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(BIS Shrapnel-Queensland Major Contractors-Construction Skills Queensland).

This morning Wednesday the 20th of February, I attended the release of the 5th “Queensland Major Projects Report” concentrating primarily on engineering construction.  The Queensland Major Contractors Association in conjunction with the Australian Industry Group hosted the event which was attended by over 300 people.  A 45 page report was provided and I have summarized the findings below for the benefit of Turf Queensland members.  The report covered the period 2012 through to 2017 of both funded an unfunded projects above $100 million, that have been approved.  The report found that Queensland now faces a series of challenges and opportunities some familiar and some new that are driven by virtually unprecedented uncertainty, and structural adjustments driven by global macro-economic forces.  Throughout the presentation the focus was on uncertainty and cost control.

It is clear that uncertainty on funding, cost cutting, skilled employment demand, productivity improvements and efficiencies are all playing its part in the future five years.  Uncertainty surrounds us and issues such as post GFC, imports, exchange-rate, exports, commodity pricing, fiscal policies, reduction in operating costs, risk management, natural disasters and general employment issues will cause problems and must be managed professionally.  You will have noticed that the all ordinaries index has risen as a result of most public companies reporting profit increases.  This has occurred as a result of cost control, innovation and productivity improvements.  Shareholders are happy as their returns and share price  have increased.  It also shows that there will be a focus on cost control, productivity and efficiencies.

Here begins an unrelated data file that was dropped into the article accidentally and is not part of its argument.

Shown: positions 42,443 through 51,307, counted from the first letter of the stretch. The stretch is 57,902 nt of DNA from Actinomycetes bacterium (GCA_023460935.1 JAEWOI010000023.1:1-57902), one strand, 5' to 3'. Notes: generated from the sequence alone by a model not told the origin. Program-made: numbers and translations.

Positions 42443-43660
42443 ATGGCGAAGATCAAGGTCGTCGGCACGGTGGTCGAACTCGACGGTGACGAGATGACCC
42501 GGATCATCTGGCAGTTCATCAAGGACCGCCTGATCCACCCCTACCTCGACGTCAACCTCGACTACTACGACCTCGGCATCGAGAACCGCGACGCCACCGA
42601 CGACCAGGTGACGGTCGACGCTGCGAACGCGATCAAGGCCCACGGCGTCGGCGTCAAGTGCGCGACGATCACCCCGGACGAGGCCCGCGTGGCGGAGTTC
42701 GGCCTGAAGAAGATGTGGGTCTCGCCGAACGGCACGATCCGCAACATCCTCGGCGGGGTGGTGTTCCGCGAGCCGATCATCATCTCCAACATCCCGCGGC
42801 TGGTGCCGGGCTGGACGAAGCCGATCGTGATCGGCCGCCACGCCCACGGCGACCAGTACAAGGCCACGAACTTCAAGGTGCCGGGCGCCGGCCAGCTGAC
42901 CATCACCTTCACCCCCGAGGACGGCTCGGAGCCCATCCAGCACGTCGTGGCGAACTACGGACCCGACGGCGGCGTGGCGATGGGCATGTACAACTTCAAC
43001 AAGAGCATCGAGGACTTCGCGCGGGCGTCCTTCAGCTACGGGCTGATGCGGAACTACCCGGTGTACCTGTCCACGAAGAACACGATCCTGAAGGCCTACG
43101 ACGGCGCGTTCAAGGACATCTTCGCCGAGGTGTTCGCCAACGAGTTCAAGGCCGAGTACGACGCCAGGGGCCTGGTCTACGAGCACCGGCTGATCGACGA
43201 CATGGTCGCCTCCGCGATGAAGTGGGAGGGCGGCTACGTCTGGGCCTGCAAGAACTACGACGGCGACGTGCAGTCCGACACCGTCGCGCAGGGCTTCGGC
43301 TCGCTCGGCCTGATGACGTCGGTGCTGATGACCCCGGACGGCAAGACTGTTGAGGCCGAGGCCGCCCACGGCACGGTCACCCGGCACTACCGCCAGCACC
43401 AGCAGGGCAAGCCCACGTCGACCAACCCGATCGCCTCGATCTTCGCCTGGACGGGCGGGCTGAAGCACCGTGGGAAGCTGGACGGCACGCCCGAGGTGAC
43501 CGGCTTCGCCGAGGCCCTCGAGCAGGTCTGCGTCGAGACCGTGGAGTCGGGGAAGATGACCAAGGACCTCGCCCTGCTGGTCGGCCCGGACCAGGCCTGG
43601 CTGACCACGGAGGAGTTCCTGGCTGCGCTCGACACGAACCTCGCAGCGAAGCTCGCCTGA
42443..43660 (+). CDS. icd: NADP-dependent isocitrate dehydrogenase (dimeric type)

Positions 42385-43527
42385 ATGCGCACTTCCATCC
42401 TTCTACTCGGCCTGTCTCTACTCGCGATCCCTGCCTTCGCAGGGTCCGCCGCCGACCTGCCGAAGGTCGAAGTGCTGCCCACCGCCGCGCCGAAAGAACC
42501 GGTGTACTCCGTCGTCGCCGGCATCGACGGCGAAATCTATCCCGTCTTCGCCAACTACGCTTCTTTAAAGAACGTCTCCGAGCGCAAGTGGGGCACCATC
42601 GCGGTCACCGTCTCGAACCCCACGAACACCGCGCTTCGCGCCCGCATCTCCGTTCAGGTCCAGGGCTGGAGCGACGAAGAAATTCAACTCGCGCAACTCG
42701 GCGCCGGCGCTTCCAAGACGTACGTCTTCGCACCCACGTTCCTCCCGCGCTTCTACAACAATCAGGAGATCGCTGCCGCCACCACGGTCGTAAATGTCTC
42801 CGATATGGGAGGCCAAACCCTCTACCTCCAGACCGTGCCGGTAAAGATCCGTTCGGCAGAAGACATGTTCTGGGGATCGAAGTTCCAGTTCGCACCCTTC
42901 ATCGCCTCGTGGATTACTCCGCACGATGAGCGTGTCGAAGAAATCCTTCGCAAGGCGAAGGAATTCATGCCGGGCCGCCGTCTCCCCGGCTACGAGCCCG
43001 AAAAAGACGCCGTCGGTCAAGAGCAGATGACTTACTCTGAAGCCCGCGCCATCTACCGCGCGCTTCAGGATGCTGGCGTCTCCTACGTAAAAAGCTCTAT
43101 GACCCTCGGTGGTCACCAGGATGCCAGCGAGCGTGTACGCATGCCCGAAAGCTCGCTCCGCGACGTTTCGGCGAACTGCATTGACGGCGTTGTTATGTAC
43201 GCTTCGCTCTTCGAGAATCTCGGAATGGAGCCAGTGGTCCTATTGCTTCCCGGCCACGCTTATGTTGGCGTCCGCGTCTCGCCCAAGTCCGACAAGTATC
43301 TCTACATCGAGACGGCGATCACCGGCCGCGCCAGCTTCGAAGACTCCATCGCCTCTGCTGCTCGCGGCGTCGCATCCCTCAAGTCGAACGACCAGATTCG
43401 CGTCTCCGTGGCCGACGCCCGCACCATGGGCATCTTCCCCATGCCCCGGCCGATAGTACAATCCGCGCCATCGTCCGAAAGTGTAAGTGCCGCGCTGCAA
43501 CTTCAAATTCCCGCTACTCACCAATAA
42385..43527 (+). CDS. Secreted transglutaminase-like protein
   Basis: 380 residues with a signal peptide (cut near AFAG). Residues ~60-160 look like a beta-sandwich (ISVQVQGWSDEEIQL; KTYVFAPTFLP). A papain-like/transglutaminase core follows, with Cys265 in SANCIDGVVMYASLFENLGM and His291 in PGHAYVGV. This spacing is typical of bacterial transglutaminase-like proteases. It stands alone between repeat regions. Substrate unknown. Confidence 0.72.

Minerals related investment boom was the key driver in recent years and is now nearing its peak.  It is expected to hold that for the next year or so before trending gradually lower.  Other industries such as building and construction, manufacturing and tourism need to take up the slack.  Household increases in savings suggests that households are in a comfortable position financially and happy to spend in line with growing incomes.  Population increases, wages growth and solid household income will continue to support the household expenditure.  An extended recovery in dwelling buildings will create jobs in the building industry and create significant spill out of the benefits for other related industries that are tied to building.  Even with the forecast recovery in dwelling construction this population growth forecast will result in a sizable dwelling shortage and ensuring that the recovery in dwelling buildings is maintained over the medium term.

Public-sector spending is expected to largely track sideways for the next few years as all levels of government are trying to restrain spending and improve their fiscal position.

Fortunately Turf Queensland has positioned itself in such a manner to assist its member base with the development of the Turf Cost Calculator, Benchmarking Development and the associations Turf Accreditation Program to position the Queensland industry correctly to support sustainability through these uncertain times.

Queensland faces a period of unprecedented uncertainty in major project work with the reliance on unfunded projects (public and private) required to sustain activity at current levels.

  • It is about funding availability.  There are heaps of projects approved and planned but lack public or private commitment of funding to proceed.